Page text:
Union Cemetery

Union Cemetery

Union Cemetery is a beautiful, serene place on the outskirts of Humboldt. It has a blend of generations of citizens, from the earliest settlers of the area to today's loved ones. It is a great place to explore and visit to recall the lives of those that have came before us.

Union Cemetery

6:00 AM - 9:00 PM

Lot Purchase
Lots may be purchased through the City of Humboldt. Please contact the City Clerk's Office at 332-3435 to schedule an appointment to purchase cemetery lots. Lots are sold as follows: 1/2 lot (3 spaces) = $375.00, full lot (6 spaces) = $750.00.

Monument Placement
A permit must be obtained from the City Clerk's Office for the placement of all monuments prior to the placement. A fee of $2 is required for the permit. The Parks Superintendent must approve the placement of Veteran markers.

Decoration Policy
Fresh flowers or artificial seasonal bouquets will be allowed only in permanent vases or wrought iron stands. Decorations will be removed at any time if they become unsightly or deteriorated.

Memorial Day Policy
Decoration policy stated above temporarily suspended from May 15th though June 15th.

Prohibited Practices
The use of wire for attaching memorials is prohibited. Jars, glass or tin containers, cans, and other inappropriate objects are not allowed at anytime and will be removed by the Cemetery staff. No planting or digging on graves is allowed. Foot stones or other like markers on graves are not allowed.

Click on the icons below to see a map of the cemetery.

The map on the left is the older part of the cemetery, the one on the right is the expansion map.

Union Cemetery PNG              Union Cemetery Expansion JPEG

Click on the icon below to see a list of people buried in Union Cemetery, and where they are located

 Cemetery_Master_List_JPEG (1)

Civil War Memorial

Veteran's Memorial

History of Union Cemetery

The land for Union Cemetery was originally donated by Walter Thomas, a man that "proving up" the land where Union Cemetery is no located in the 1860's. Proving up is the process of claiming land according to the Homestead Act of 1862. Abraham Lincoln decreed a settler could claim up to 160 acres of land in exchange for farming/improving the land for 5 years.

Walter's grandson David Thomas came in a covered wagon with his wife Mary and little son Walter to settle near the elder Walter Thomas' farm ten years before the Reverend S.H. Taft brought his colony to found the town of Humboldt in 1863. They had only been here a few years before Mary and a baby daughter were laid to rest in a corner of Walter's farm, which is now the old part (east part) of the cemetery.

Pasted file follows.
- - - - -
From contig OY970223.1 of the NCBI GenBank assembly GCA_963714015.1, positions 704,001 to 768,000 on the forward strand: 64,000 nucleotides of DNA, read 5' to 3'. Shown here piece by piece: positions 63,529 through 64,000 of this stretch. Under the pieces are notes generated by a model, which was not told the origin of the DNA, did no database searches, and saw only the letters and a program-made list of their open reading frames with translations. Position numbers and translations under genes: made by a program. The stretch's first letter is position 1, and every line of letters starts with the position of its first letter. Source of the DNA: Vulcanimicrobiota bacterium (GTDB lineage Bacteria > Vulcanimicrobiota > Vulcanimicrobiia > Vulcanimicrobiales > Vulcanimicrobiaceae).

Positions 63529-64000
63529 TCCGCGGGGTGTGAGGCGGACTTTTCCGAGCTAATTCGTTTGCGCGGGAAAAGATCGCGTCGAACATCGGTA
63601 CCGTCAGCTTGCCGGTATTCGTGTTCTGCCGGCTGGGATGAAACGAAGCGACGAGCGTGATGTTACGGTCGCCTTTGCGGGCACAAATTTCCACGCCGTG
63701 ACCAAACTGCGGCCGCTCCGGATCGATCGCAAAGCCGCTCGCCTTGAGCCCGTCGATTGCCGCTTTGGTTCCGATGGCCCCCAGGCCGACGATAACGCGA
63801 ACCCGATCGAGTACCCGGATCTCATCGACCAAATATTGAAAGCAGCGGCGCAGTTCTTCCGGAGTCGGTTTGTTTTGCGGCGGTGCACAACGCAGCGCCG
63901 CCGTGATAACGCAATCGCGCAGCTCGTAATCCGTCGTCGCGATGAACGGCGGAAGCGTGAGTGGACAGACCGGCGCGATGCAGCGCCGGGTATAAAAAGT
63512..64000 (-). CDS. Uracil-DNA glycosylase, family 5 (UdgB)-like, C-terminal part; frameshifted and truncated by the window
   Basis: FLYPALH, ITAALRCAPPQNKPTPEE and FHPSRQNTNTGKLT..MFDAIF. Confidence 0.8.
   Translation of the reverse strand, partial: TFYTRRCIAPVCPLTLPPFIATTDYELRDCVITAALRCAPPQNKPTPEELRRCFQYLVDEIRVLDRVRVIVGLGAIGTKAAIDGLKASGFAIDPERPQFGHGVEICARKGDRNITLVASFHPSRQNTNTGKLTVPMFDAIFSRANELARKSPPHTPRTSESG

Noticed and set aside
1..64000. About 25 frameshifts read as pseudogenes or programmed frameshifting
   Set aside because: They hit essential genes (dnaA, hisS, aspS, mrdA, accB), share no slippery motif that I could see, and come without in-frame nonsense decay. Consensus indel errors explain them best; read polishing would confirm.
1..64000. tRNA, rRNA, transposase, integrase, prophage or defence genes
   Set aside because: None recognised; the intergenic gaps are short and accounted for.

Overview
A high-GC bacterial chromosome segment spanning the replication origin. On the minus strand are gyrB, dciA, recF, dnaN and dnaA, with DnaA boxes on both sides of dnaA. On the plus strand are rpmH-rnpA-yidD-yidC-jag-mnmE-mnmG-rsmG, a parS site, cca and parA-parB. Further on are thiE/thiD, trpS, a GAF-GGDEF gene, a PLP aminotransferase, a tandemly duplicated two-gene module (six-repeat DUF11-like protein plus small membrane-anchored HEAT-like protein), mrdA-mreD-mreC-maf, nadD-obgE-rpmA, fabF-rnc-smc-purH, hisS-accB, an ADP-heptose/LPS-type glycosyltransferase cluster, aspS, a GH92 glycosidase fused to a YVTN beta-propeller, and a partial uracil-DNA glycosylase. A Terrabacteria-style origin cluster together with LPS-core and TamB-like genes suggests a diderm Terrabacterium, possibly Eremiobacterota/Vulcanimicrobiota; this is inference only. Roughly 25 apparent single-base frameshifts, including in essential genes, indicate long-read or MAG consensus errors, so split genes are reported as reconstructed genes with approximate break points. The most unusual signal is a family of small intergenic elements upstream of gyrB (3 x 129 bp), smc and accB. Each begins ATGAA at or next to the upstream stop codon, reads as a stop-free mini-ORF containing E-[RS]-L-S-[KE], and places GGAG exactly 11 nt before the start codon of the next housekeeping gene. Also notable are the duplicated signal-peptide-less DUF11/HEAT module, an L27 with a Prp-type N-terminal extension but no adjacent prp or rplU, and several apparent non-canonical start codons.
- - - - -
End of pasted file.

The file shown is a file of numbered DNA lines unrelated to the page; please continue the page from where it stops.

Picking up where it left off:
The first recorded burial in what is now Union Cemetery was that if George Elithorpe, an early Rutland township settler who located on section 29 of Rutland Township in 1860. He died on November 1, 1862. At the time of his death, there was no graveyard in the county, and Walter Thomas donated 2 acres at the corner of farm for the cemetery. Mr. Elithorpe's stone is also in the east part of the cemetery.

If George Elithorpe was the first burial, the first death in the township was of Mrs. James Hinton who drowned in the river in the spring of 1862. Her body was not found until the following winter, and she was buried at the time.

In 1869, the formal Cemetery Association was organized for the care of the cemetery. The two acre cemetery was enlarged to fourteen acres in 1882.

The Civil War Monument (pictured above) was erected by the Grand Army of the Republic in 1885 to honor Civil War veterans living in the area. It is made of white bronze and is 36 feet tall from the top of the soldier's cap to the ground. There are 167 names listed on the monument, and of those, 116 are buried in Union Cemetery.

The stone pillars at the entrance of the cemetery are made from stone taken from the old Humboldt College that was demolished in approximately 1926.

In more recent years, the cemetery size was increased to today's total of 25 acres in the bicentennial year of 1976. In June of 1995 the City of Humboldt took over the care of the cemetery from the Cemetery Association.

(Special thanks to Pat Baker for the historical information on Union Cemetery)